Proposal to transform vacant Vine City lots into ambitious 16-acre park gets greenlight from Atlanta City Council committee

Greenspace envisioned as tool to help revitalize long beleaguered neighborhoods


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  • Greenspace would include statues of notable Atlantans, 80-foot tower

Last December, CL looked at two different and ambitious plans aimed at revitalizing Vine City and English Avenue, two historic and beleaguered intown neighborhoods just a few blocks from downtown Atlanta, with parks.

One of those two proposals — transforming 16 acres of city-owned, mostly vacant land along Joseph E. Boone Boulevard into Historic Mims Park, a majestic $55 million greenspace celebrating Atlanta’s role in civil rights — took a major step yesterday toward becoming a reality. (There’s also gossip that it’d be one of the community projects Arthur Blank and the Atlanta Falcons would help fund as part of a new stadium. More on that in a moment.)

An Atlanta City Council committee today OK’ed consolidating parcels owned by the city and Invest Atlanta, the city’s economic development arm, and executing a 50-year lease with the nonprofit organization that wants to build, operate, and maintain the park that would span three city blocks on the edge of Vine City. The proposal now awaits the approval of the full City Council and Mayor Kasim Reed.

The total cost to the city: a little more than $488,000, most of which will be used to pay off debt to the federal government related to a failed affordable housing project once proposed for the site, which is bounded by Joseph E. Boone Boulevard and Elm, Thurmond, and Walnut streets.

The years-in-the-making idea, which supporters say will help create jobs, nurture the community, and attract new residents and economic development, is the brainchild of Atlantan Rodney Mims Cook. Cook’s a well-heeled booster of classical monuments who, along with his organization, the National Monuments Foundation, helped create Atlantic Station’s Arc de Triomphe-esque Millenium Gate. He’s also a descendant of former Mayor Livingston Mims, the park’s namesake. (Interesting factoid: Mims once lived at the corner of Ponce de Leon Avenue and Peachtree Street where the Georgian Terrace now stands. Hence the hotel restaurants’ names The Livingston and Cafe Mims.)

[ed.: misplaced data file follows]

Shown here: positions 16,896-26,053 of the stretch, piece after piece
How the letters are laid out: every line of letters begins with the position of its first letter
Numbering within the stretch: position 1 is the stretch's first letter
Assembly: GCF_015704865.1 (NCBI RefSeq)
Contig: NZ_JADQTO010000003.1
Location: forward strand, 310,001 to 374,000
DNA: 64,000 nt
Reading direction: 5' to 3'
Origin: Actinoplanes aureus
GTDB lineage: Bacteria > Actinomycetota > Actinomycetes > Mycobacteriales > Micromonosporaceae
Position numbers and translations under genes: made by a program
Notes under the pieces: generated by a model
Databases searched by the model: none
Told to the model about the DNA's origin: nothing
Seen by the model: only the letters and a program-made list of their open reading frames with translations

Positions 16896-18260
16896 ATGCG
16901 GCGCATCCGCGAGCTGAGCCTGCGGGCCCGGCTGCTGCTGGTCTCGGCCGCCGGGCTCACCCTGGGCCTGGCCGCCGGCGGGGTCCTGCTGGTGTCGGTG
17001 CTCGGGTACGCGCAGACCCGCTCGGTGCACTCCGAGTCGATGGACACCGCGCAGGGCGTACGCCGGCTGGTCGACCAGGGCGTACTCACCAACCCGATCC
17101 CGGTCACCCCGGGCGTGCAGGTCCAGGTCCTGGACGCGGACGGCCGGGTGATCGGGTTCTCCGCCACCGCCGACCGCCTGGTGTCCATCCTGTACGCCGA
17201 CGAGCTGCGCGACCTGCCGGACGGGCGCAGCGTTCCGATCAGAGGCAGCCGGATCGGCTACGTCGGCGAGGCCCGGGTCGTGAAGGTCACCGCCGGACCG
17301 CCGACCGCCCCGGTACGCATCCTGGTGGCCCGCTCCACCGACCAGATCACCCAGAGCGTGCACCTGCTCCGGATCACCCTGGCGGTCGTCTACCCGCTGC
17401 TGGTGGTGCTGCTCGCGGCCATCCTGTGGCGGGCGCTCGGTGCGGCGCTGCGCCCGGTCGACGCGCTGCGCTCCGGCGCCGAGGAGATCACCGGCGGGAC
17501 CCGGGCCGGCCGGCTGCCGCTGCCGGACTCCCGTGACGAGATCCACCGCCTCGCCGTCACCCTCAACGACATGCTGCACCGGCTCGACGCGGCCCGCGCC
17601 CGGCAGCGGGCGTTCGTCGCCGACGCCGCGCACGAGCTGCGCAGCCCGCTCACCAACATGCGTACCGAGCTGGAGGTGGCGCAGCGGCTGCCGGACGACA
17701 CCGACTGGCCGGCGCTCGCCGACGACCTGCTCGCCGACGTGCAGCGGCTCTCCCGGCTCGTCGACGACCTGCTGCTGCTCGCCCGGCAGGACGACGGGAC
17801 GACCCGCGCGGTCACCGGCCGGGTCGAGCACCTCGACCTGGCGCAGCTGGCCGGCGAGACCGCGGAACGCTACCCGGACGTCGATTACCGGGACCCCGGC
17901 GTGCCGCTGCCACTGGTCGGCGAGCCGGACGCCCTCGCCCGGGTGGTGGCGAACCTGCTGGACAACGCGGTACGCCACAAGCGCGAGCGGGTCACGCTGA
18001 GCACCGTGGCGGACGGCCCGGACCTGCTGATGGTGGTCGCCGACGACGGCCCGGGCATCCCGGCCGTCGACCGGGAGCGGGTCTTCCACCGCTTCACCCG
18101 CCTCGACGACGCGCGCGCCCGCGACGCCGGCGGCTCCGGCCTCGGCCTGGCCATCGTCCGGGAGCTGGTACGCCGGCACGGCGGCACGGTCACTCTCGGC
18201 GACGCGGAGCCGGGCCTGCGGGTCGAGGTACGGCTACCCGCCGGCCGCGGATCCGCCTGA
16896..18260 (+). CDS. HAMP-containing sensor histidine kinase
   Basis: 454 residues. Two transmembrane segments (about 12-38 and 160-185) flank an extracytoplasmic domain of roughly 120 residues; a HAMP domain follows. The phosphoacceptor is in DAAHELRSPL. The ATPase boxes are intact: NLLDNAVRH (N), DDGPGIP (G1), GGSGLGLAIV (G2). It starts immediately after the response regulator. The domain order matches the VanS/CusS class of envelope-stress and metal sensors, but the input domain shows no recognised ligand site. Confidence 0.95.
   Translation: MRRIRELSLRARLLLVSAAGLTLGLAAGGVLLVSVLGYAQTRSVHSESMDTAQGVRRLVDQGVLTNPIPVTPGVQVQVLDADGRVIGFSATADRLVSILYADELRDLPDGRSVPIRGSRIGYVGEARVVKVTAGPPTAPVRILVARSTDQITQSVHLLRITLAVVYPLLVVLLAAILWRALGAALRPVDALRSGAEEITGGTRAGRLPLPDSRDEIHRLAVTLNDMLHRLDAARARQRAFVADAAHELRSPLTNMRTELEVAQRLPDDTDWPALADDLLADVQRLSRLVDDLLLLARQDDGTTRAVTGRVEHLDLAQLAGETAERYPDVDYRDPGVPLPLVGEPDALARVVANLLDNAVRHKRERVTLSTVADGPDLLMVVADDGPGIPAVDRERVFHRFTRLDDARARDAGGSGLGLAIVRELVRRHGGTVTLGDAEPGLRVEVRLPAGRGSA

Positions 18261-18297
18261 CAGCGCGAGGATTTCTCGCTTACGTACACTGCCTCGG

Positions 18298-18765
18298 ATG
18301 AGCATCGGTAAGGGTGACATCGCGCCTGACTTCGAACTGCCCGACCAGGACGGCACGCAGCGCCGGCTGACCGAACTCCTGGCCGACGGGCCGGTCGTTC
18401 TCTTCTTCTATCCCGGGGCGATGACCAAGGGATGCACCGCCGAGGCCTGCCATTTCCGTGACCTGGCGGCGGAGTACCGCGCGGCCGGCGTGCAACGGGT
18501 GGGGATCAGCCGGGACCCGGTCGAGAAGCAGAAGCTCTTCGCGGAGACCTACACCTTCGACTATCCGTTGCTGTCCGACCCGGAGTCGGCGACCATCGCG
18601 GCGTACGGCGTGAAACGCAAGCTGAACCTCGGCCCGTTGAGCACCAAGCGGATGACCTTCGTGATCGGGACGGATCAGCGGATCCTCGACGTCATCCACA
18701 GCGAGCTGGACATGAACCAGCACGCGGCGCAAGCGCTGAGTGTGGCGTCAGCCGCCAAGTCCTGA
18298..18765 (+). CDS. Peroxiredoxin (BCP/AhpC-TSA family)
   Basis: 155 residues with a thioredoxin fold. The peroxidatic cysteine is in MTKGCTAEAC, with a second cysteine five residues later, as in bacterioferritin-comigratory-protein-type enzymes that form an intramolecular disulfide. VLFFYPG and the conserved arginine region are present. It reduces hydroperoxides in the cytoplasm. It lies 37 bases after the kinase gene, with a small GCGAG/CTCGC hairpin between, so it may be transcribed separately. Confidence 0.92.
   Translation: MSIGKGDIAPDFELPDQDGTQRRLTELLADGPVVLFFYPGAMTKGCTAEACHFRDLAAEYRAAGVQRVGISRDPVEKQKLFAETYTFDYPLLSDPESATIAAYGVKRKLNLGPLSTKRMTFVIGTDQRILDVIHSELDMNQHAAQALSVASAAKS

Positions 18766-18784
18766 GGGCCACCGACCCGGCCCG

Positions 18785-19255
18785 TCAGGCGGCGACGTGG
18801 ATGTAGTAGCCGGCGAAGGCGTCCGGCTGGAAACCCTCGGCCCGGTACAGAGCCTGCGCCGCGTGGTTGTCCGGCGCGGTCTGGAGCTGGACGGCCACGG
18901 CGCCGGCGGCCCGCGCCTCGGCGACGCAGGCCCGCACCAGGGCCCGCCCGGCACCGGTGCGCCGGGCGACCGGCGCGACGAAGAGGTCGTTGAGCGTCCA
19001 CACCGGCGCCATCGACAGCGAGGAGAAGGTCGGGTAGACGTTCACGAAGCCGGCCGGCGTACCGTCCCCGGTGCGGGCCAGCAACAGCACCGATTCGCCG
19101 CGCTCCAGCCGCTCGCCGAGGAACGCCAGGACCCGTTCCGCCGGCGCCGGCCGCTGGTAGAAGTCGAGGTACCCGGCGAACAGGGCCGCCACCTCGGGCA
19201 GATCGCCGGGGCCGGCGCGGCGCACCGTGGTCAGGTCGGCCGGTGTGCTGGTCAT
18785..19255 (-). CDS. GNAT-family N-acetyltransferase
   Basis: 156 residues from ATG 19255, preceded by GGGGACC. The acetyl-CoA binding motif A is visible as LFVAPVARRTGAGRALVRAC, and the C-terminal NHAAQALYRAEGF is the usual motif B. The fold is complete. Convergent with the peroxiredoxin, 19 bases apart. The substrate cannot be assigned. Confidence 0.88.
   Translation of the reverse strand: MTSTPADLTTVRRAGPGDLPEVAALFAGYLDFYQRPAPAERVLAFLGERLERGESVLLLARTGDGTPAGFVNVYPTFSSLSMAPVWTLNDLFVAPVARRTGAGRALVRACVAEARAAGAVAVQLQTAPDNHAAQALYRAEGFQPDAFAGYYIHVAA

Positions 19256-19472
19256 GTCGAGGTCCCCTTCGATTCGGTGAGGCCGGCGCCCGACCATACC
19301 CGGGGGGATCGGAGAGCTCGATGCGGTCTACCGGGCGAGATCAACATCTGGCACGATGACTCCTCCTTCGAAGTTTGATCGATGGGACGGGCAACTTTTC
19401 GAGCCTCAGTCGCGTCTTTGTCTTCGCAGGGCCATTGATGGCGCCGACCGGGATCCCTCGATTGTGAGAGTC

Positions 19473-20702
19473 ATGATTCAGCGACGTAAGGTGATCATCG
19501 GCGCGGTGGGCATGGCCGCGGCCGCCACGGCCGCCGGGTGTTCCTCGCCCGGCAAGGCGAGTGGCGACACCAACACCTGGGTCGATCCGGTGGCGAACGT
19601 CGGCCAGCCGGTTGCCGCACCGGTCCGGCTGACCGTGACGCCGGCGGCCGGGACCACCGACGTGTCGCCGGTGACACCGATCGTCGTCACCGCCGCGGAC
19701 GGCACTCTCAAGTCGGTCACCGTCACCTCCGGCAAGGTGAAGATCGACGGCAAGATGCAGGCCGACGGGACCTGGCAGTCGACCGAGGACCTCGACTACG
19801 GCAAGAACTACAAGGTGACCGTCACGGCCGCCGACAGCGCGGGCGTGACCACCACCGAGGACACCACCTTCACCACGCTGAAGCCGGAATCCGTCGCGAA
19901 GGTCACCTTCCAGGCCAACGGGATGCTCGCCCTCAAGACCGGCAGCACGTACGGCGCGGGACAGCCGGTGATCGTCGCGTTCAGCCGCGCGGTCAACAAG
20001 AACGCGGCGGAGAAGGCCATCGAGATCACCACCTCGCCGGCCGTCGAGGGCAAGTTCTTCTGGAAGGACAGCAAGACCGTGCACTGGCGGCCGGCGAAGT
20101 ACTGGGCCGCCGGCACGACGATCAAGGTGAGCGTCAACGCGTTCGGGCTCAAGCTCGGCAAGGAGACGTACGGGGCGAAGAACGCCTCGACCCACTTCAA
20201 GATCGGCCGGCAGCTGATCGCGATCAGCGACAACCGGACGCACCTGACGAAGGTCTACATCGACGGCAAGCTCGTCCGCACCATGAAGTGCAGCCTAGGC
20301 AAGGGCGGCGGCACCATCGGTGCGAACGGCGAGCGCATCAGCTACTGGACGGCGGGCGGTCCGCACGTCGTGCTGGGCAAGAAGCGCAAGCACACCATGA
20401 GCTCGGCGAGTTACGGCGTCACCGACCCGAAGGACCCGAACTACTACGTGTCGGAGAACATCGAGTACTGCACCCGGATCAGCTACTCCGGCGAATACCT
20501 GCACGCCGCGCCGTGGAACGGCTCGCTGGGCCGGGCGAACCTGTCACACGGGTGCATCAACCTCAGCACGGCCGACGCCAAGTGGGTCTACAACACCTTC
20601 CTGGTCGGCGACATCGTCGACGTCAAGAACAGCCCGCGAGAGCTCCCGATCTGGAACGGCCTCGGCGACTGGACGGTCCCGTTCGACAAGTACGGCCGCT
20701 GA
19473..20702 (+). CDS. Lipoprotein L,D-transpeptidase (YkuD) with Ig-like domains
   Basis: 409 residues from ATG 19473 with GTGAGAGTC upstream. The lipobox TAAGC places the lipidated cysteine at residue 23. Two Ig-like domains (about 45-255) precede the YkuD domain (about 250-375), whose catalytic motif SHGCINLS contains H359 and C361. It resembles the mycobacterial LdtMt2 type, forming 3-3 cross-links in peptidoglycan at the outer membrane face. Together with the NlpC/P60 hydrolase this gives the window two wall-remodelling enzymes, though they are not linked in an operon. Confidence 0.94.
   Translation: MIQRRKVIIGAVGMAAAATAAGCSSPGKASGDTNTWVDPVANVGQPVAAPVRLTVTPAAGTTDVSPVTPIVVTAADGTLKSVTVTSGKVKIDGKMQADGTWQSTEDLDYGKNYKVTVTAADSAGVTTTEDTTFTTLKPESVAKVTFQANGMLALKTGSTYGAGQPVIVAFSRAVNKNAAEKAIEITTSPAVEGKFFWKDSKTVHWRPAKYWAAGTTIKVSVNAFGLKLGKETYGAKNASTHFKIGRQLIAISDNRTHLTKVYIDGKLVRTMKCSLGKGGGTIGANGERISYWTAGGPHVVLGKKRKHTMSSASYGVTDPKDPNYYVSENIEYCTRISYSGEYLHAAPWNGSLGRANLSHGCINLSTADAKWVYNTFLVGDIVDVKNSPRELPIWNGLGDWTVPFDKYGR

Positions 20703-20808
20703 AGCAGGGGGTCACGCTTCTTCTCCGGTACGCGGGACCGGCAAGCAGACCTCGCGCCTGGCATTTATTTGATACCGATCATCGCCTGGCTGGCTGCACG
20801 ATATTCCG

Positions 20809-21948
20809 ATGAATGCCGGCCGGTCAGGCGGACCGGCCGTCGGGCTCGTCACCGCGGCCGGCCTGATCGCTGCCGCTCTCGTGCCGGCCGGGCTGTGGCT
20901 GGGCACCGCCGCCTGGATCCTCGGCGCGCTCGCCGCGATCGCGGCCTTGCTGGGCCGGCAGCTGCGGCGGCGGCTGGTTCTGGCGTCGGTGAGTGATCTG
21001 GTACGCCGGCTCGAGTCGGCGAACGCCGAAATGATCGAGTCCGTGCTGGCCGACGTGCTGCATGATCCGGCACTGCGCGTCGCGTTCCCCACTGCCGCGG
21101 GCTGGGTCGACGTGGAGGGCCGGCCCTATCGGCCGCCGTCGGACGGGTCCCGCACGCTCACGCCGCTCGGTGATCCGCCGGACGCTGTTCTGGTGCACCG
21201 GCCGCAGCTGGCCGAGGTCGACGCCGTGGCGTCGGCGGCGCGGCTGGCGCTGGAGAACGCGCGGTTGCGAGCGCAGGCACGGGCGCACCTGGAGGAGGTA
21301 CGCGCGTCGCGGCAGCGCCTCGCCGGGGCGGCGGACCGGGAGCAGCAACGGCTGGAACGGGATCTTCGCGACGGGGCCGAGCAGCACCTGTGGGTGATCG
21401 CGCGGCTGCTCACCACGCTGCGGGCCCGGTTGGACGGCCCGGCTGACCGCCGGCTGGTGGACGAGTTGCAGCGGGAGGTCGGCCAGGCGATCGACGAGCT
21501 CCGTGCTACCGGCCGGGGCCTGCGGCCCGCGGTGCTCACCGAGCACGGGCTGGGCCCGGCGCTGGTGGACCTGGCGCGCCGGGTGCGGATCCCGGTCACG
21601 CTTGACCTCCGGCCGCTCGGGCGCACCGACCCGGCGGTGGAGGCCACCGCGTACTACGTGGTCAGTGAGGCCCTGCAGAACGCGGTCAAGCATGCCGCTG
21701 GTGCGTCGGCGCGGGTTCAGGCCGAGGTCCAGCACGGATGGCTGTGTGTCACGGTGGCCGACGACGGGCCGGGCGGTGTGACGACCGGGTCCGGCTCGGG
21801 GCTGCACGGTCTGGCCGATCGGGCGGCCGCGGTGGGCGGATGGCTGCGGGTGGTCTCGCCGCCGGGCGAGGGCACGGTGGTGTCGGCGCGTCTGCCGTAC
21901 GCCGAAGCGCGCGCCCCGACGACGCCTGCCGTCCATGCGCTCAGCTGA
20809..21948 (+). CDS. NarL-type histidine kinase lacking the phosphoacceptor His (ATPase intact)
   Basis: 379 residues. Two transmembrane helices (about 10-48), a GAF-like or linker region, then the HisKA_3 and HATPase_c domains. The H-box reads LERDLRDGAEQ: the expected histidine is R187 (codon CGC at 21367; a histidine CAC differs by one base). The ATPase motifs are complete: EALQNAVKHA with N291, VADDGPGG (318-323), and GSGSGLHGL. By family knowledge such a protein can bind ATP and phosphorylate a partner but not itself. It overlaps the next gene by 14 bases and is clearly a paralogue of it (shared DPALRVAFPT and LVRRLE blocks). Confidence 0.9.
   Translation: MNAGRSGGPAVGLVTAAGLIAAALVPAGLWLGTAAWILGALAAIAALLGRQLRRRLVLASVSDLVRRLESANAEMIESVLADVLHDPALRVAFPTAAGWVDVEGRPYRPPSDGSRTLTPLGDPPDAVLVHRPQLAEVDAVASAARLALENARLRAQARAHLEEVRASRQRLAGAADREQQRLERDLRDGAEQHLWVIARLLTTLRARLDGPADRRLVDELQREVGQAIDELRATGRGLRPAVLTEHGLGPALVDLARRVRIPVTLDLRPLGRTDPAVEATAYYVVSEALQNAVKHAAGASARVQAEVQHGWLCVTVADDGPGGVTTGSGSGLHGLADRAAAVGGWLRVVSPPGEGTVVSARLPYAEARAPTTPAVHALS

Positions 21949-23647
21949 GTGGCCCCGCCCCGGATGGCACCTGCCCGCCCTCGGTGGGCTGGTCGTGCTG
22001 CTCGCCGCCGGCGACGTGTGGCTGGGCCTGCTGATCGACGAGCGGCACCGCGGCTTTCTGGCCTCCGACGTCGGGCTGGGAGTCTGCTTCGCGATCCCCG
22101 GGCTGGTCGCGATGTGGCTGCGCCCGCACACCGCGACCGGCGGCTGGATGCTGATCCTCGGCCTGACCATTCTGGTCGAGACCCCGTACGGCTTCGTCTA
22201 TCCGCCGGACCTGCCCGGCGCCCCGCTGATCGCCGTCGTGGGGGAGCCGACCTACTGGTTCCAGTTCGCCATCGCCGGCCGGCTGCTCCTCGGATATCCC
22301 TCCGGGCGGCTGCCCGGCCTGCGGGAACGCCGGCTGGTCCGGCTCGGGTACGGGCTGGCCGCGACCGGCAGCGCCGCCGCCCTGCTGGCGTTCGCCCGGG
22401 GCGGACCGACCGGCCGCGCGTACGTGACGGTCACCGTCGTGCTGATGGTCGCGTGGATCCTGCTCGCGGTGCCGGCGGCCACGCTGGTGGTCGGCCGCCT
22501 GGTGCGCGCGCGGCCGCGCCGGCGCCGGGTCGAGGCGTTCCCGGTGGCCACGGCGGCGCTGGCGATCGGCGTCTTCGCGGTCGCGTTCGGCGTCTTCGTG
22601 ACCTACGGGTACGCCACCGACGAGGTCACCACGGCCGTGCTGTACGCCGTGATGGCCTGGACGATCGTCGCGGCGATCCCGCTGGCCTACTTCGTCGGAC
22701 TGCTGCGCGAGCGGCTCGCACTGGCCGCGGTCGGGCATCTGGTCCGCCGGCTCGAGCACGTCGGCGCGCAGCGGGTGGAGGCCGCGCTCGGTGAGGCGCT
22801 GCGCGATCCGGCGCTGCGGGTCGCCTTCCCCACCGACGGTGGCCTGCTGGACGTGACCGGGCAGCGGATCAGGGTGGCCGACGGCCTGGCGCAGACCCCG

The greenspace Cook’s proposing is modeled after the original Mims Park that once stood in the area but was razed in the 1950s to build a school. That park, which was designed by Frederick Law Olmsted, the renowned landscape architect who designed the U.S. Capitol Grounds and Manhattan’s Central Park, among many others, was home to the city’s first integrated playground. Cook says his father, a former member of the Atlanta Board of Aldermen (the precursor to the Atlanta City Council), compelled him to rebuild the greenspace.

The proposal is filled with nods to Atlanta’s complex history stretching back to the state’s founding. Much of the park would be located on land where German immigrant Edward Wackendorff opened a nursery and seed store in the 1870s which gave Vine City its name. Statues of notable Atlantan “peacemakers,” including the Rev. Ralph David Abernathy, Julian Bond, W.E.B. DuBois, former Mayor Maynard Jackson, Coretta Scott King and Dr. Martin Luther King, Jr. (who lived on nearby Sunset Avenue), former Mayor Livingston Mims, and Booker T. Washington, would dot the greenspace. An 80-foot-tall “Peace Column” topped with a statue of Chief Tomochichi of the Yamacraw Tribe, considered a co-founder of Georgia, would serve as a centerpiece and offer views of the surrounding area and skyline. Downtown’s erstwhile Carnegie Library would be replicated on the property and, Cook hopes, become the new home of Prince Charles of Wales’ Foundation for the Built Environment, you-know-who’s private foundation that champions sustainability.